This review continues, at last, from Part 1 where we looked at the Ford Anglia and the Whomping Willow. In this part, we will first have a look at all six figures that go with the set, then a look at the castle parts themselves.
All figures comes with dual facial expressions, which is particular nice for playsets like this. All have a relatively happy face (I say relative, as some characters seem to be missing the happy side) with the other showing sad, scared or angered faces.
“Happy faces” – yes these are the happy expressions of Snape and Filch!
Overall, the figures are great.
Argus Filch makes a return, having previously been in the 2010 Hogwarts Castle set. As such the figure back then was pretty good, but he’s been improved even more and is probably my favorite character in this set. But how can you include him without adding the cat Mrs Norris? Come on LEGO, that’s an oversight!
Professor Snape is a key character in the Harry Potter universe, and is a nice addition to the set. And while the printed robe is fine, and facial expressions characteristic of how we know him, he is however also available in the same outfit in the cheaper set Quidditch Match (set 75956).
Hermione Granger and Seamus Finnigan are in their Gryffindor uniforms perfect for a lecture in Potions (overseen by Professor Snape of course) or a Charms class with Professor Flitwich (should any have him from the Collectible Minifigure Series). Finnigan’s makes his debut as Harry Potter character, so he’s a particular welcome addition – and I’m sure many kids will have fun with him blowing up potions in Snape’s classes or burning feathers in the Charms lectures. Their uniform shirts looks great close up, but from the distance, it is quite difficult to make out the Gryffindor colours, which is a shame.
Harry and Ron are perfect for the scene with the flying Ford Anglia (and the accidental landing in the Whomping Willow). Glad that they have different casual clothes on than seen in Aragog’s Lair (see my review of that set here), so you have more to choose from.
The castle takes up the remaining 3 bags of the set (with the Ford and Whomping Willow reviewed in Part 1 being in the first two bags).
You start with building the base of the small tower in the set.
The glasses with ingredient for potions (I presume) does a good job covering for the panels used. Generally, I don’t like the use of panels – it may be faster to build (and cost less), but it is less flexible if you want to redesign, and has a cheaper look.
As usual, LEGO designers work with limitations of whatever elements that are in production in which colours at the time. In this set, this is highlighted by the “weird” use of the tan 1×1 plate on the 1st floor corner. If you don’t like it, you can easily substitute (which I did – my OCD was too strong).
When finished, the tower feature a potions room downstairs, a first floor Gryffindor dormitory with two comfortable beds and the Owlery at the top floor.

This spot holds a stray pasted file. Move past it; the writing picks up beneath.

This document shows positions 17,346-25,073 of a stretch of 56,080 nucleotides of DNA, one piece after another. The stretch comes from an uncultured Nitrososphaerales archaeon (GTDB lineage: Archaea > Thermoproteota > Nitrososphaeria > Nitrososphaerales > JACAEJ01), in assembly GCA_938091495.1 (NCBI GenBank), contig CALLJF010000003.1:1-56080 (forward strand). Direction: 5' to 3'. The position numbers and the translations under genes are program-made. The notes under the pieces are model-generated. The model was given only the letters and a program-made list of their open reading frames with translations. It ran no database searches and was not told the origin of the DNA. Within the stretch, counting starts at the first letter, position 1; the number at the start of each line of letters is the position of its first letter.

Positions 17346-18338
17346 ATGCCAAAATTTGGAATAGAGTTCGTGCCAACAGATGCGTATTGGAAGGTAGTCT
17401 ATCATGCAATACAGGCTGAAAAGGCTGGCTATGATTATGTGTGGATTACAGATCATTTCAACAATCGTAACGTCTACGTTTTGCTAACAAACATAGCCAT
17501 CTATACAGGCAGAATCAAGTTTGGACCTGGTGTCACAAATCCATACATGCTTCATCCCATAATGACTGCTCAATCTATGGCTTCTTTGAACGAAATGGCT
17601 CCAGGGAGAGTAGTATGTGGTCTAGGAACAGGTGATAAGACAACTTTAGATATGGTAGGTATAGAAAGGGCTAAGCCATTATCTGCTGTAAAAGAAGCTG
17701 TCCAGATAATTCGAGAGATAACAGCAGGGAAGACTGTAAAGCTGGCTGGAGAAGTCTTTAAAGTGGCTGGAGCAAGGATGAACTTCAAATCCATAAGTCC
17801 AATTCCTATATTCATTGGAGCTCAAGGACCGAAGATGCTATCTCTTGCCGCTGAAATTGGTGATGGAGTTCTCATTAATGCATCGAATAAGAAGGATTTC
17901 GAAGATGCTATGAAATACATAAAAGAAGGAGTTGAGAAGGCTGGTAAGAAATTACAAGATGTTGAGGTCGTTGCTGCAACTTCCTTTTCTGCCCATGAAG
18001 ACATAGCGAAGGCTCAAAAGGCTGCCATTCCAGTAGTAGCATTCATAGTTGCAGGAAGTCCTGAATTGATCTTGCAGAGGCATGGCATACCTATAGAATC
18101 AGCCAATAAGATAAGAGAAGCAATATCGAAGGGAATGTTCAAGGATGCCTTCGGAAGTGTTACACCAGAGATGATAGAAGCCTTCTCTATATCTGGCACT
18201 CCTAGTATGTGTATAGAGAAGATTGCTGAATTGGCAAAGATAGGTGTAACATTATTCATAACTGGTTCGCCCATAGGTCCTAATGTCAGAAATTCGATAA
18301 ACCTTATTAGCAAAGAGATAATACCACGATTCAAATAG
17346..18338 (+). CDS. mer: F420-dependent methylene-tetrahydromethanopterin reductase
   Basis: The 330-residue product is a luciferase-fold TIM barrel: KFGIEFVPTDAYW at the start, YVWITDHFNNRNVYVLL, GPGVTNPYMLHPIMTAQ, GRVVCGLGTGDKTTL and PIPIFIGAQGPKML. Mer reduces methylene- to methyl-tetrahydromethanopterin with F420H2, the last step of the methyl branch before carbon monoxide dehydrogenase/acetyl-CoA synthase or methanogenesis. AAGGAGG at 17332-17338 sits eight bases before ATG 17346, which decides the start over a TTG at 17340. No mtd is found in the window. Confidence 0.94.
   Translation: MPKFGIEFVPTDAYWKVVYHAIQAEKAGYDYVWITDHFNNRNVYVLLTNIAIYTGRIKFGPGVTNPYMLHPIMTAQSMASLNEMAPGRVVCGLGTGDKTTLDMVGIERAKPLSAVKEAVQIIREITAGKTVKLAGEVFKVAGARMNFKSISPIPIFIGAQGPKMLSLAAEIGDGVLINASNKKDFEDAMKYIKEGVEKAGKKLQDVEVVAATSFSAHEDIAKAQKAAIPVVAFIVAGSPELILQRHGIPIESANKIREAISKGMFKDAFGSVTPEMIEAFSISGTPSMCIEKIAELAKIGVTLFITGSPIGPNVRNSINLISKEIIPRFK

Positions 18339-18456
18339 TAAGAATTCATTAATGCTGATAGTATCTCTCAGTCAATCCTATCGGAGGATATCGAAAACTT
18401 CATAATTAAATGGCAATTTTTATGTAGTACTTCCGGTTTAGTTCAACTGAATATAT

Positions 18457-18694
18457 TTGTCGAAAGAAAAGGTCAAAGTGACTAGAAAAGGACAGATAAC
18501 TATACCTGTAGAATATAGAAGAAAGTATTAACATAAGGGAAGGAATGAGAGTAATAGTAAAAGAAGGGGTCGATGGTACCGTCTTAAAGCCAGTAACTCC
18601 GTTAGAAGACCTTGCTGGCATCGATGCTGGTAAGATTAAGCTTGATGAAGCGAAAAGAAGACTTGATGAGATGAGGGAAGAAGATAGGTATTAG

Again, on the top floor is an opportunity to improve (unfortunately it seems LEGO didn’t have any printed envelope tiles available).
Here’s my top floor with a couple of part substitutions.
The next section to be built is the castle gate. The brickwork is similar to the tower and it’s a rather simple build, and unfortunately without any doors, it just has a gate opening. The gate section could be a good backdrop (it would have been better with doors) for anyone seeking to recreate the first flying lesson with Madam Hooch (should any get her from the Bricktober pack, or any older sets).
It looks reasonable when connected to the tower though.
The next bag adds another room, that connects to the other side of the tower. The build is very similar to the base of the tower, and the room itself is another potion room. It might have been preferably to have another classroom, but it is probably simply to enlarge the potion room from the base of the tower into a bigger classroom, but could be seen as a missed opportunity to add another classroom for variety.
The table and two cauldrons (and the new candlelight and flame pieces) are however a nice addition to the room.
Finally, we can embark on the last section. At this point I started to feel the build was a bit repetitive, and I realised the front was an exactly match of the previous section built. It would have been nice with minor variations.
The inside is different though. Being Snape’s office it keeps to the potion theme. More potion glasses and jars do a decent job hiding the simple panels, and yet another of the new candles is a pleasant surprise.
Snape desk is one of my favourite elements of the whole set. The lamp is excellent and the small printed 1×2 “Swish and Flick” tile is perfect for a Charms class with Professor Flitwich (not included unfortunately) teaching the Wingardium Leviosa charm.
In summary, this set provides (as other sets in this series) a great selection of figures.
The modular nature of the castle sections, being able to combine this with the Great Hall set, is definitely a good selling point and I hope they will add more sections in 2019 (and beyond).
With the Ford Anglia and Whomping Willow taking up a rather large part of the bricks, the castle section is somewhat underwhelming for a set of this price point, lacking some wow-factor. That said, the rooms there are better laid out than those in the tower of the Great Hall set. It may still be less attractive as stand alone purchase.
Overall, due to the excellent figures, the first ever Whomping Willow, a decent Ford Anglia and some well equipped castle rooms, the set provides good value – in particular bought as companion to the Great Hall set.
Build the magic!
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